Nowadays, open-source components such as libraries, frameworks and other software modules dominate the enterprise. Free and open-source software (FOSS) serves as a fundamental building block for many technologies. Developers no longer write application software from scratch. Instead, they rely on third-party libraries and their dependencies to quickly build required functionality. These libraries lower development costs, allow re-use of components and provide ease of integration and scalability.
Use of these components has increased significantly over the last decade, enabling developers to accelerate innovation. However, not all developers create third-party software with security in mind, frequently resulting in weaknesses and vulnerabilities. This becomes especially worrisome in federal government environments—along with much of the commercial world—where data protection continues to grow as a critically important security concern.
According to Sonatype, a company that specializes in managing open-source components, nearly 80 percent of a typical application’s code consists of open-source components with no formal processes in place for monitoring and managing their use. Components run with the full privilege of the application; a single vulnerable component can compromise confidentiality, integrity and availability of the system and its data.
Reduce risk with a TPM program
To minimize risks associated with open-source components, an organization must implement a third-party management (TPM) program. This program, intended to manage third-party software and its components, seeks to prevent supply chain disruptions, security breaches and reputational damages and penalties.
Consider these five best practices and recommendations to enhance your TPM program:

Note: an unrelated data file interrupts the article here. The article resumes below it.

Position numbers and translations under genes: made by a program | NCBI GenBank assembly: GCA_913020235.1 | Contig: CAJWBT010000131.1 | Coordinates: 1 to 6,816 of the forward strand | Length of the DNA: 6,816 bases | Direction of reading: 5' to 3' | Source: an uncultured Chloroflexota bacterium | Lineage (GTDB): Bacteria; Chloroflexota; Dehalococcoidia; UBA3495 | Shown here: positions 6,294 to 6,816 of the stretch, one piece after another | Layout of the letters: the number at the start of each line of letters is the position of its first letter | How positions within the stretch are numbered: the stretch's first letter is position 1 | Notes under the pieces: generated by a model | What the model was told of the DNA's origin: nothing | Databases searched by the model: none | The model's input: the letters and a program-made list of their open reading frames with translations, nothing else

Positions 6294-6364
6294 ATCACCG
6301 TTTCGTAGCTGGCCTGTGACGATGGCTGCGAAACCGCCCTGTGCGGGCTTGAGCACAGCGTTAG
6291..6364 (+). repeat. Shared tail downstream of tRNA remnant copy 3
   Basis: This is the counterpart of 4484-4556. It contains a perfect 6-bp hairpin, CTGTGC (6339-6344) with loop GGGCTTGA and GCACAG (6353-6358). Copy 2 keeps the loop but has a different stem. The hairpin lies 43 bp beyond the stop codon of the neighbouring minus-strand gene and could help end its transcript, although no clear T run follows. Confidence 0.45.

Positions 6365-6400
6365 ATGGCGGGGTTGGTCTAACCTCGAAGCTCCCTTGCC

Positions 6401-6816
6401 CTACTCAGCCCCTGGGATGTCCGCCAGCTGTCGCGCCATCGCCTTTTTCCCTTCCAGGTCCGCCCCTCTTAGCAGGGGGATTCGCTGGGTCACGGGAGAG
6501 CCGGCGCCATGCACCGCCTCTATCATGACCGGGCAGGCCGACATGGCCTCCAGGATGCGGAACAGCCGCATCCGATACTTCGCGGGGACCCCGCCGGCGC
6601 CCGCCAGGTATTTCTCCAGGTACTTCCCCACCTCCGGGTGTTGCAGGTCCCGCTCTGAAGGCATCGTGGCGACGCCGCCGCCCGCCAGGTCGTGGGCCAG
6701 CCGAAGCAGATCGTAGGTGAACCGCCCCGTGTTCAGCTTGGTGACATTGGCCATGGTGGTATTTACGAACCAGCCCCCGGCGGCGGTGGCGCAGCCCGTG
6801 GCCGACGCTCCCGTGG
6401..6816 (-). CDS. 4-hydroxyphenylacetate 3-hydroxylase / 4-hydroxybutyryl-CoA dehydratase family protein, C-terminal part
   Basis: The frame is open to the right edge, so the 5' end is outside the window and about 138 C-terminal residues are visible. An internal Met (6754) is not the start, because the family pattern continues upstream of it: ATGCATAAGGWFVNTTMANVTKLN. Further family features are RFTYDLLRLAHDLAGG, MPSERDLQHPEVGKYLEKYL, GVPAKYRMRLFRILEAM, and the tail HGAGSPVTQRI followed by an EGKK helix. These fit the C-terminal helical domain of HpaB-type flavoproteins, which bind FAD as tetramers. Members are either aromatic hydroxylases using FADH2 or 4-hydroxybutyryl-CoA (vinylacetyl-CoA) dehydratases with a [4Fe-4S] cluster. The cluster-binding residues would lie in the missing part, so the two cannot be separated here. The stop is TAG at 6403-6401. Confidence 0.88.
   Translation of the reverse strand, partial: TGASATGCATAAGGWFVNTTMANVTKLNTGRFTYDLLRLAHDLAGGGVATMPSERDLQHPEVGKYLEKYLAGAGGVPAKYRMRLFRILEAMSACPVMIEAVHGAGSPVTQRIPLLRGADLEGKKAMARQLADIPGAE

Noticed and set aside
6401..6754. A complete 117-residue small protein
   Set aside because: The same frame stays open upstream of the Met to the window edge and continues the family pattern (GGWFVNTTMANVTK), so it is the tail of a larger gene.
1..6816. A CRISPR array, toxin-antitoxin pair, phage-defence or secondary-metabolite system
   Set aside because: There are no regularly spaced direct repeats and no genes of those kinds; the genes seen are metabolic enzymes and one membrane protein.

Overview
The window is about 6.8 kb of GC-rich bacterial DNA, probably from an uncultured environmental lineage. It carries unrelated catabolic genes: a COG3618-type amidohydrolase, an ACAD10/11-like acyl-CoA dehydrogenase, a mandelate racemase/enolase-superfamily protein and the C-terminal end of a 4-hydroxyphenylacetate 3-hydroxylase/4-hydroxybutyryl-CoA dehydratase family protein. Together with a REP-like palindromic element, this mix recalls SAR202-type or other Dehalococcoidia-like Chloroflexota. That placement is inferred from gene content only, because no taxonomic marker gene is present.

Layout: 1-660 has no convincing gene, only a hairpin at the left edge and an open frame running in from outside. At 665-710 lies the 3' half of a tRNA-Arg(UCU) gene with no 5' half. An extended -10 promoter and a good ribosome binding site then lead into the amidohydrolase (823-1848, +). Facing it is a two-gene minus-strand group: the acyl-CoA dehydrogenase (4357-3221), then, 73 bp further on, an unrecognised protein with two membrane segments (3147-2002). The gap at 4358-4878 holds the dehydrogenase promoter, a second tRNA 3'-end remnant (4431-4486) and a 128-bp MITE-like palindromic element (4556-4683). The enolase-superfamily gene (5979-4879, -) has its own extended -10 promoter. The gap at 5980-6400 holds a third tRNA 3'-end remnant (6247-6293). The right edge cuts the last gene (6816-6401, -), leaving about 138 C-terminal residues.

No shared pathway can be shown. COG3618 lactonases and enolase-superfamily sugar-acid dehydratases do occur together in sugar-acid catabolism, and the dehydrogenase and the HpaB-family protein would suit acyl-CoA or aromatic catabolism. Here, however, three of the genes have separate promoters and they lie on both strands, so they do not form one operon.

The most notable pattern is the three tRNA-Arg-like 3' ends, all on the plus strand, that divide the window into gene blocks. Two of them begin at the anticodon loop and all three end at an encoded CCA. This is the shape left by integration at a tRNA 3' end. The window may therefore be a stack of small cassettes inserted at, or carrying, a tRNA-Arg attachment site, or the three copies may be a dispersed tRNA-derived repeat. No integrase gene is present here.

- Create and enforce policy: Establish a detailed usage policy and enforce it company-wide. A surprisingly large number of organizations lack procedures and policies that can help mitigate risks associated with the management of third-party components. We strongly recommend you have a single committee, or even an individual person, to oversee open-source software usage. This safeguard helps prevent developing a siloed approach, which quickly leads to redundancy, waste of labor and time and a partial, non-holistic view.
- Implement a standardized process: Another protection against developing silos: Establish a single TPM process and require it across the organization. Make sure to identify a well-defined, consistent process and use it across all departments.
- Take an inventory: Before you can manage what you have, you must know and understand just what it is. Follow the best practice of implementing a centralized binary repository manager--software that maintains an inventory of all open source components used within an organization, as well as licensing details, version updates and patching processes.
- Conduct frequent security scans: As a best practice, we recommend running a security scan on each release of open-source software. This helps accurately determine the security posture of the system, and can also identify outdated versions and changes to licensing agreements.
- Update promptly: Whenever new vulnerabilities are reported—whether from your own scans or from outside organizations—apply updates and patches quickly, or conduct manual fixes if necessary. Do this to all applications that use libraries or frameworks from affected open-source projects. Acting quickly helps keep you ahead of malicious actors.
We recommend you conduct regular security assessments of open source libraries. CGI’s Open Source Components Assessment (OSCA) offers full-spectrum security analysis of source components and their dependencies. OSCA combines dynamic runtime analysis and static code review with the goal to determine which components and versions are affected by any security vulnerability and the resulting impacted applications.
Open-source components play a key role in modern software development. They enhance agility, speed up modernization of legacy systems and facilitate faster completion of change requests. Security risks, associated with open-source components, become manageable when you have a robust TPM program in place.
For more on CGI’s innovative approach to technology, explore our Digital Transformation information.